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Bradley Hilltopics

Winter 2007 • Volume 13, Issue 1

'Tale' spinning

Leanne JohnsonA Celtic harp, a slide whistle, and a paper hat are tools of the trade for Leanne Johnson ’82 of Byron, Illinois, whose dream job is storytelling. Johnson, a music major at Bradley, stumbled upon a job in a children’s library after graduation and from there, decided to pursue a master’s degree in library and information sciences. She eventually began storytelling at her library and through word of mouth, started getting requests from other venues. Eventually, she decided to leave behind the administrative work as assistant director of the library and concentrate on storytelling.

“It was a little scary going from a steady paycheck to knowing maybe I won’t work in August,” Johnson says, but she doesn’t regret the decision.

“I try to balance music and movement in my storytelling,” she says. She picks up a Celtic harp and tells the Chinese story of “The Magic Fish.” She says, “The story involves the children, asking them to sing along and add ideas for the story.”

In addition to stimulating imagination, Johnson encourages movement and leads children in a game using a slide whistle—one of many ways Johnson’s interest in music is woven into her stories. “You have to tell your own story. Finding your own style is important.” She says, “I love playing different kinds of music. I also have an Irish drum, a tin whistle, and a Cherokee rattle. The children get some exposure to these instruments, so they know they’re out there.”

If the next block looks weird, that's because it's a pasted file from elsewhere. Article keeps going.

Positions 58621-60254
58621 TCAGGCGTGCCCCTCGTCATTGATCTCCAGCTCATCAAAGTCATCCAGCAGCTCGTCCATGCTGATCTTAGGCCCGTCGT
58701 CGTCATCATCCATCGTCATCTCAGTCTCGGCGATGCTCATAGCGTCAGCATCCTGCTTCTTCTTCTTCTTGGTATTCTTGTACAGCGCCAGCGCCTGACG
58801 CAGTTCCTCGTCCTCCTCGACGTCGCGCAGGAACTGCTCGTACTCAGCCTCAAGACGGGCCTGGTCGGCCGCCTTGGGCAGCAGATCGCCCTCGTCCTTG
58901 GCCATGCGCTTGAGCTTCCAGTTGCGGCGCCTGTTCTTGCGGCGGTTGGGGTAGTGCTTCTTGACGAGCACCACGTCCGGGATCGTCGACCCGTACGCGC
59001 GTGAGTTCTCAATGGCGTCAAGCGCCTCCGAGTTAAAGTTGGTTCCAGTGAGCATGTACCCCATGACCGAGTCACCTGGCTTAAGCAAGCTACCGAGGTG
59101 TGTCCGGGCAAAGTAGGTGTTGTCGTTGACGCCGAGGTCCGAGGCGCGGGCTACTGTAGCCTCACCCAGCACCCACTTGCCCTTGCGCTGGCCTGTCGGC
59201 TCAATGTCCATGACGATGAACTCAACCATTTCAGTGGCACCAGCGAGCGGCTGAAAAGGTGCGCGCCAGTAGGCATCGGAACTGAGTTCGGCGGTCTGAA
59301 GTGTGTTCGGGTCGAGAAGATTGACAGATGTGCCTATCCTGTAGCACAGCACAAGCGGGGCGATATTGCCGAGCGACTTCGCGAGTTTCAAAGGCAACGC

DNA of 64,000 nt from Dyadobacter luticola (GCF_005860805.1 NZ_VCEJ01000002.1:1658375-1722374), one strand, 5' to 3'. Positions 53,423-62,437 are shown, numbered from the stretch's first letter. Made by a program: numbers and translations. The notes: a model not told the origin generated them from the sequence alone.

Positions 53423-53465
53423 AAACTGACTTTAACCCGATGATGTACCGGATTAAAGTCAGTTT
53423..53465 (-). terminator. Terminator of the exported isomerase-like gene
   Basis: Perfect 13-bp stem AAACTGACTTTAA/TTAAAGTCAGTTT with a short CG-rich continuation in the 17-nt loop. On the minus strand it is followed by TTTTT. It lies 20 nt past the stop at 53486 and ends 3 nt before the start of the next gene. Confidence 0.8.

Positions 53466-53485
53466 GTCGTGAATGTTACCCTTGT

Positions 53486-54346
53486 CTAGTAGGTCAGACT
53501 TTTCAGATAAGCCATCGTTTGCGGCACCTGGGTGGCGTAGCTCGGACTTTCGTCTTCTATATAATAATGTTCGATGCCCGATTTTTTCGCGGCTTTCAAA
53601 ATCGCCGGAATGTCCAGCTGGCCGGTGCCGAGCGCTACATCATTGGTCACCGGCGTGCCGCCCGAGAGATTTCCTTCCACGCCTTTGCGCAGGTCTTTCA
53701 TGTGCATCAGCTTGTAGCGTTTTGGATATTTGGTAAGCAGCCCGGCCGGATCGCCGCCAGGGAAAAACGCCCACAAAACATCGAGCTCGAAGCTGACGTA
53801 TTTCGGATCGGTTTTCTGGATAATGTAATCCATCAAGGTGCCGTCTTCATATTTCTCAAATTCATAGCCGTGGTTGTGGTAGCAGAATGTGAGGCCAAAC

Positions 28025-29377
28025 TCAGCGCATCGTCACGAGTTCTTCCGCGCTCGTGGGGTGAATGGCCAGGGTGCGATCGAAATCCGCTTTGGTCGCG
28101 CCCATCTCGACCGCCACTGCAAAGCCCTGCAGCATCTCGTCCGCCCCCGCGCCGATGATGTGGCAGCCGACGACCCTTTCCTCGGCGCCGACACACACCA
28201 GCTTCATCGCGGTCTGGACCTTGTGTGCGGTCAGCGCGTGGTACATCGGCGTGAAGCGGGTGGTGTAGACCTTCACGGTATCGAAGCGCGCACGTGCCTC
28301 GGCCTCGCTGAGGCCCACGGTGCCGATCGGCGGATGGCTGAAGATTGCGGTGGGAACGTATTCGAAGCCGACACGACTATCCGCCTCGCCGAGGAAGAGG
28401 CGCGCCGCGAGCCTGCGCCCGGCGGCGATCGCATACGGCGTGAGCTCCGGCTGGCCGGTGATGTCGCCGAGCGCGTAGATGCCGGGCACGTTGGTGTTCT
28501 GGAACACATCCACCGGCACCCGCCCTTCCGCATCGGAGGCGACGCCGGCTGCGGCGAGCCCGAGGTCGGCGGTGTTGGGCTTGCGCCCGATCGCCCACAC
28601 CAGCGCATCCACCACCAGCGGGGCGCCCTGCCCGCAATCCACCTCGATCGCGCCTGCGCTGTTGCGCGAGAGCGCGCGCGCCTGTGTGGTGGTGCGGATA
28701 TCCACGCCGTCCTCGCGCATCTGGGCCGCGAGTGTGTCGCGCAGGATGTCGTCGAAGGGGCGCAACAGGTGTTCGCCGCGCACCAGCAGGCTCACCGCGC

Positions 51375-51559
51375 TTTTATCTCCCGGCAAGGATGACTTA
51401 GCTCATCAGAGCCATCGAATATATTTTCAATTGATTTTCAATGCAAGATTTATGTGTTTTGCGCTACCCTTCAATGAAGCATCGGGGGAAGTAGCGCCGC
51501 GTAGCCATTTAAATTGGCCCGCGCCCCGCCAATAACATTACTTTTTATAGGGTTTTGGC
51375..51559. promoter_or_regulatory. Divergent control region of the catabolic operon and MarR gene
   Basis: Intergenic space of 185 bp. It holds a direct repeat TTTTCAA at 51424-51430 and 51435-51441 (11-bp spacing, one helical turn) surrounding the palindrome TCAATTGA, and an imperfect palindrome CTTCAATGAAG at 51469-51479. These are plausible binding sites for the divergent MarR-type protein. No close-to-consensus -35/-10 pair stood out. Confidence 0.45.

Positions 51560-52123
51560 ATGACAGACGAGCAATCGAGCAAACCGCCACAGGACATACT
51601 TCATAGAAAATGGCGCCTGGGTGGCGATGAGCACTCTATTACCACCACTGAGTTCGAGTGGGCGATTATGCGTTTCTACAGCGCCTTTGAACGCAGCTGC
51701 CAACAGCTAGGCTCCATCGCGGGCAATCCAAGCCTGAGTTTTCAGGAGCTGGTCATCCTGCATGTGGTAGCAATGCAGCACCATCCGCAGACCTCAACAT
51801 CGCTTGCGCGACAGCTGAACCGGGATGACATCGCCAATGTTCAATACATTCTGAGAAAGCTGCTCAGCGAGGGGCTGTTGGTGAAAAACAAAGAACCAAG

Johnson enjoys “being in the story—that moment I know the audience is hooked in the story. They’re not seeing me; they’re seeing the characters in the story. The story has taken them some place.”

She has 30 shows targeting everyone from preschoolers to adults and creates new shows each year for library reading programs and to coincide with school curricula. Johnson says, “I’m always reading, always researching new stories. I have a huge collection of storytelling books, and I meet with a group of storytellers once a month to critique each other’s work.”

Asked what makes hers a dream job, Johnson says, “It seems glamorous, and really, it is. It gives me a huge adrenalin rush, and sometimes I think, ‘I get paid for this?’”

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